A particular strength of the National Plan will be the significant change to the way that governments and the service sector have traditionally considered the issue of violence against women. For example, the Government has shifted focus from measures that simply raise awareness of the issues to primary prevention and early intervention activities.

  • What has been the biggest challenge that you have encountered in your current Ministerial role for the Status of Women? What strategies have you employed to overcome it?

Reinvigorating women’s policy not just in the Office for Women but across Government has been an exciting challenge. Working with departments to ensure they are considering gender in policy development will assist in generating better outcomes for women. This work is being progressed through a high level Interdepartmental Committee (IDC) which was established earlier this year.

  • How would you describe your leadership in an environment which is dominated by men?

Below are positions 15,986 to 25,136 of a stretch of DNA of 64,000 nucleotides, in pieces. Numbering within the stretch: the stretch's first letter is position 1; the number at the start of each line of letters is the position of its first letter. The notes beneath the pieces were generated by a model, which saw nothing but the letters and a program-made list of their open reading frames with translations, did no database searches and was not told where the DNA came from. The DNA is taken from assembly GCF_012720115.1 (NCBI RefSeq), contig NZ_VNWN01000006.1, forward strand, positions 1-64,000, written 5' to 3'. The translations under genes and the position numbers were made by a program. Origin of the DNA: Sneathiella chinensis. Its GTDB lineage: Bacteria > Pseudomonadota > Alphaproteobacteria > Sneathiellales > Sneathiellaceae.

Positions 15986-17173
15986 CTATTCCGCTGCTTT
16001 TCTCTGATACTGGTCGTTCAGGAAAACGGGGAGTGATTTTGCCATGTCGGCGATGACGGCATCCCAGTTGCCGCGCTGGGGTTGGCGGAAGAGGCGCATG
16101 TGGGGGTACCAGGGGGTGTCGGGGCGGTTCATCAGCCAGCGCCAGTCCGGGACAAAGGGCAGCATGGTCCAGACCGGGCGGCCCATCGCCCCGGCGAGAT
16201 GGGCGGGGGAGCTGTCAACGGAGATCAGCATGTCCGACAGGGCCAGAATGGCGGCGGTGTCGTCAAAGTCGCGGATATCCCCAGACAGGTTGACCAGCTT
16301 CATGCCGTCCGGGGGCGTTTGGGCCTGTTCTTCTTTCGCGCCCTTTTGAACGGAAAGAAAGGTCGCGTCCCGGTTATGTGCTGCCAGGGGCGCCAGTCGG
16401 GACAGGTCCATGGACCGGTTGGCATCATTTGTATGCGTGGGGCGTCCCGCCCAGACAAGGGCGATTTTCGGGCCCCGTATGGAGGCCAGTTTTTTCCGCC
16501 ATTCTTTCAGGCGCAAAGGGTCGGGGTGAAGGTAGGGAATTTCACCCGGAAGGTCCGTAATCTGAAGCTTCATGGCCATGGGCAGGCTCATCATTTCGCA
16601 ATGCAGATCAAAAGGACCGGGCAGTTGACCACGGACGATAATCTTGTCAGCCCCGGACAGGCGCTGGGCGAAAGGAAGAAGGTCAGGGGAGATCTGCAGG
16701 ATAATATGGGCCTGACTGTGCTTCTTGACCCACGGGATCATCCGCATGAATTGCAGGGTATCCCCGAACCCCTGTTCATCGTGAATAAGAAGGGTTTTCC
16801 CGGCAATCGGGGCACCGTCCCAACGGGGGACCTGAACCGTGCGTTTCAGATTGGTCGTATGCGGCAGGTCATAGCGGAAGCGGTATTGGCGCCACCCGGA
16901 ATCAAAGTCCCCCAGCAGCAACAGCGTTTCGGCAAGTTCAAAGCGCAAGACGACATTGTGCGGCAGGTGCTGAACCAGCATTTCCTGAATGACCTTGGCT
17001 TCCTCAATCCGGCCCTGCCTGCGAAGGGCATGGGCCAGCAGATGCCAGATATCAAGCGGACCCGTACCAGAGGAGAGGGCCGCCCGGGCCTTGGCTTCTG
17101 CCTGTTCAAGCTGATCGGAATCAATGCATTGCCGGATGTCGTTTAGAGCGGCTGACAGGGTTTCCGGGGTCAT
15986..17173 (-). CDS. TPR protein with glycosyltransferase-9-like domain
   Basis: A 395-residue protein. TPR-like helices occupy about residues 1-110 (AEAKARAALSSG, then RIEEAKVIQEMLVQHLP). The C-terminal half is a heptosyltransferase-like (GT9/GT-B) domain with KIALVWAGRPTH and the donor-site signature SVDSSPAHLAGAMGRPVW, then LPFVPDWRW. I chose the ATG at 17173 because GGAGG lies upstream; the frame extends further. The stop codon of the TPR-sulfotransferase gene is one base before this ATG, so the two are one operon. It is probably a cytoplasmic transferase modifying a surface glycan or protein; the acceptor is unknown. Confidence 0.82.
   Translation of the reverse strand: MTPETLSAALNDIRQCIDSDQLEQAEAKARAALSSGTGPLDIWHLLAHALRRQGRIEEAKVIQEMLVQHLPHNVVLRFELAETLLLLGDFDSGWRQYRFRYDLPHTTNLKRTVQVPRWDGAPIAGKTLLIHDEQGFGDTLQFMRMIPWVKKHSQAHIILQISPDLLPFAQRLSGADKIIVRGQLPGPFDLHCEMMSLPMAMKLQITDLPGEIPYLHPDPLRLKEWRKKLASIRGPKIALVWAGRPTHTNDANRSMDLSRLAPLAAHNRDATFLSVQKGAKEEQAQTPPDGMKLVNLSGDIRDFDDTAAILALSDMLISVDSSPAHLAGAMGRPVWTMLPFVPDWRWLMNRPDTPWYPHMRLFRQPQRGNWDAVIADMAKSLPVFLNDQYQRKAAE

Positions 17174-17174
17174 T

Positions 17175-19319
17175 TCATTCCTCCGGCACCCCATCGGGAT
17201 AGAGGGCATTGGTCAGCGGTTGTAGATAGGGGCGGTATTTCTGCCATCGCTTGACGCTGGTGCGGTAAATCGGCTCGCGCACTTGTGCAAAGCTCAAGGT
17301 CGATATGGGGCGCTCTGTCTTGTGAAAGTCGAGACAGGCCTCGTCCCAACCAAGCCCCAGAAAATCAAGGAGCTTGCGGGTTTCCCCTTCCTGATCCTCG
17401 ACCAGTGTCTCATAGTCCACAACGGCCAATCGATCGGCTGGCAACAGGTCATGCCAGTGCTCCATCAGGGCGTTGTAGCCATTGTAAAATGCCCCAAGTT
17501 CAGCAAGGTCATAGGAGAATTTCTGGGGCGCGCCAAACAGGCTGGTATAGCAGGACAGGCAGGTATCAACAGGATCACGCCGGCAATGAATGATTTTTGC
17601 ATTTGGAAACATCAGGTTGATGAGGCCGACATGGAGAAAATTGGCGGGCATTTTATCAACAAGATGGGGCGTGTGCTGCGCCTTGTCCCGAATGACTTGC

Women can have different leadership styles from men. Our life experiences and different perspectives mean that women and men often manage differently. That’s why it is important to have women at all levels of decision making.

Whilst men still outnumber women in Parliament, the Government is helping to change the tide. A third of all elected members of the Government are women. We now have a female Governor-General and a female Deputy Prime Minister. We have seven female Ministers which is a record number for an Australian Government.

I am fortunate to be a woman in a leadership position who is surrounded by a group of talented and hardworking women and men. I try to draw the best from the people around me by encouragement and example.

  • What is one aspect that you would like to change in Australian society over and above everything else?

I’m passionate about both of my portfolios. I want Australian women to feel safe in their homes and walking down the street at any time of the day or night. The achievement of gender equality is certainly something I would like to see in my lifetime. We will all benefit when we use all of the talent that Australia has to offer – and that means making the most of our talented women.

I would also love to see the goal of having an equitable society with affordable and secure housing realised. The Government has committed $20 billion to projects that target housing issues - from home ownership to homelessness - to support this goal.